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Evolution. 2011 Apr;65(4):1149-62. doi: 10.1111/j.1558-5646.2010.01186.x. Epub 2010 Dec 22.

Medea selfish genetic elements as tools for altering traits of wild populations: a theoretical analysis.

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Division of Biology, MC156-29, California Institute of Technology, 1200 East California Boulevard, Pasadena, California 91125, USA.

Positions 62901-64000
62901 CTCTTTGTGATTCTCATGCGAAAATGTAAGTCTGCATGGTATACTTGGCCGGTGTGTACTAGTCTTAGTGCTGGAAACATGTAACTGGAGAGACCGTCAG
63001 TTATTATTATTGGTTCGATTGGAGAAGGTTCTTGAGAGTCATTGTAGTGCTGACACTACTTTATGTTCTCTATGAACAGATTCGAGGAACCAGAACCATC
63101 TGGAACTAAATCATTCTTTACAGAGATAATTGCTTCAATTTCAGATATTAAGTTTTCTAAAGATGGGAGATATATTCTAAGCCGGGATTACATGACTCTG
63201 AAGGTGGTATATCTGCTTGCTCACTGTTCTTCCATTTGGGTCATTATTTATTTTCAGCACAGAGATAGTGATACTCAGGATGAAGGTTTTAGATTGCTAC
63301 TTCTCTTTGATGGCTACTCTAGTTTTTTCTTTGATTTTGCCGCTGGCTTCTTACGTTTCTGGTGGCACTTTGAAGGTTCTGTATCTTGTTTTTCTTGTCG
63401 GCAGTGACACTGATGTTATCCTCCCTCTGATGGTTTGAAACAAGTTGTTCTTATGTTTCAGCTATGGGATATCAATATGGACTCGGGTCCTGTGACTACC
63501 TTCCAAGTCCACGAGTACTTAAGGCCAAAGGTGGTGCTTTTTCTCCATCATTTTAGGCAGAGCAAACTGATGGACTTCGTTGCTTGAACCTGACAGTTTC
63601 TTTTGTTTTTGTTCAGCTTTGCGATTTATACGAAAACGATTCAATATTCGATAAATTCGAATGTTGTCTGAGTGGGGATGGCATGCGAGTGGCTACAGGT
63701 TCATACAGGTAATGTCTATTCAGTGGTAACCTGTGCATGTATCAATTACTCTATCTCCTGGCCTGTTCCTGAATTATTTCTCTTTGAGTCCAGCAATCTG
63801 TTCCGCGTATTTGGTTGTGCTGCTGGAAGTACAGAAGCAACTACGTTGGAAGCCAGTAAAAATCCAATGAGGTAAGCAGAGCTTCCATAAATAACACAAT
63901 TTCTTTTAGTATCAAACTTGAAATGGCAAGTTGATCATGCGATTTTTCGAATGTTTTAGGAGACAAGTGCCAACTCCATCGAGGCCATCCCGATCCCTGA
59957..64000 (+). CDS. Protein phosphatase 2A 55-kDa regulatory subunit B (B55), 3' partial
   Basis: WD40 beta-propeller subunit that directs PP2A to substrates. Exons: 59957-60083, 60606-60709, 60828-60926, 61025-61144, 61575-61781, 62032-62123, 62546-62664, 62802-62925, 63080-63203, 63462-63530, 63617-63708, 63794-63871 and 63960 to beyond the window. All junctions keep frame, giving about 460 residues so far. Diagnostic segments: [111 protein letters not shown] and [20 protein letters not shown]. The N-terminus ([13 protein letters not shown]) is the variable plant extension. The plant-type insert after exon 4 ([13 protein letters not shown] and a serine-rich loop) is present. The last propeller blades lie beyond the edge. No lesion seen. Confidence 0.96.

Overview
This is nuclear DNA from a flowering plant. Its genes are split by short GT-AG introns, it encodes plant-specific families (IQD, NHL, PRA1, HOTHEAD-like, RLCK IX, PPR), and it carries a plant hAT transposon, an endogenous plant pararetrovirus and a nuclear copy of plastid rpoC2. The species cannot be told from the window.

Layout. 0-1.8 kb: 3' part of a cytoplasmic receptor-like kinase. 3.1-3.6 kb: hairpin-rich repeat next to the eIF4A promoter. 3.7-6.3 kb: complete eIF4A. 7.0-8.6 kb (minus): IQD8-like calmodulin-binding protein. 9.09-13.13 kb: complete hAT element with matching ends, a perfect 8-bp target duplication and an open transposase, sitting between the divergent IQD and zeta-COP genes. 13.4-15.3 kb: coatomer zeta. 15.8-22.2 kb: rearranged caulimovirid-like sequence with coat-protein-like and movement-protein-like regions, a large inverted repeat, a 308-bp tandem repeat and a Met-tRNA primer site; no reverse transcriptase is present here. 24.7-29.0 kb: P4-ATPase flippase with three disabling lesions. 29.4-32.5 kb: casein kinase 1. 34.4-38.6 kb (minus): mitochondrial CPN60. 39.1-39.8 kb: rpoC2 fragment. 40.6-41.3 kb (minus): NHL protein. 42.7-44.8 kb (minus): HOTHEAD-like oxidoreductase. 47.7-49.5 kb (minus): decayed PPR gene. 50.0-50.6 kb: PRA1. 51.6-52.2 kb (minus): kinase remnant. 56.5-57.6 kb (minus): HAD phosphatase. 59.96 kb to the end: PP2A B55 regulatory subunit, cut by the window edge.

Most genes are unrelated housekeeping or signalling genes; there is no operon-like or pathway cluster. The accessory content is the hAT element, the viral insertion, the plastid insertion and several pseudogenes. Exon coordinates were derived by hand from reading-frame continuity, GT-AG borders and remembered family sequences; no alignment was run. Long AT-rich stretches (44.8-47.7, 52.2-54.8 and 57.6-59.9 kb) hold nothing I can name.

One strategy for controlling transmission of insect-borne disease involves replacing the native insect population with transgenic animals unable to transmit disease. Population replacement requires a drive mechanism to ensure the rapid spread of linked transgenes, the presence of which may result in a fitness cost to carriers. Medea selfish genetic elements have the feature that when present in a female, only offspring that inherit the element survive, a behavior that can lead to spread. Here, we derive equations that describe the conditions under which Medea elements with a fitness cost will spread, and the equilibrium allele frequencies are achieved. Of particular importance, we show that whenever Medea spreads, the non-Medea genotype is driven out of the population, and we estimate the number of generations required to achieve this goal for Medea elements with different fitness costs and male-only introduction frequencies. Finally, we characterize two contexts in which Medea elements with fitness costs drive the non-Medea allele from the population: an autosomal element in which not all Medea-bearing progeny of a Medea-bearing mother survive, and an X-linked element in species in which X/Y individuals are male. Our results suggest that Medea elements can drive population replacement under a wide range of conditions.

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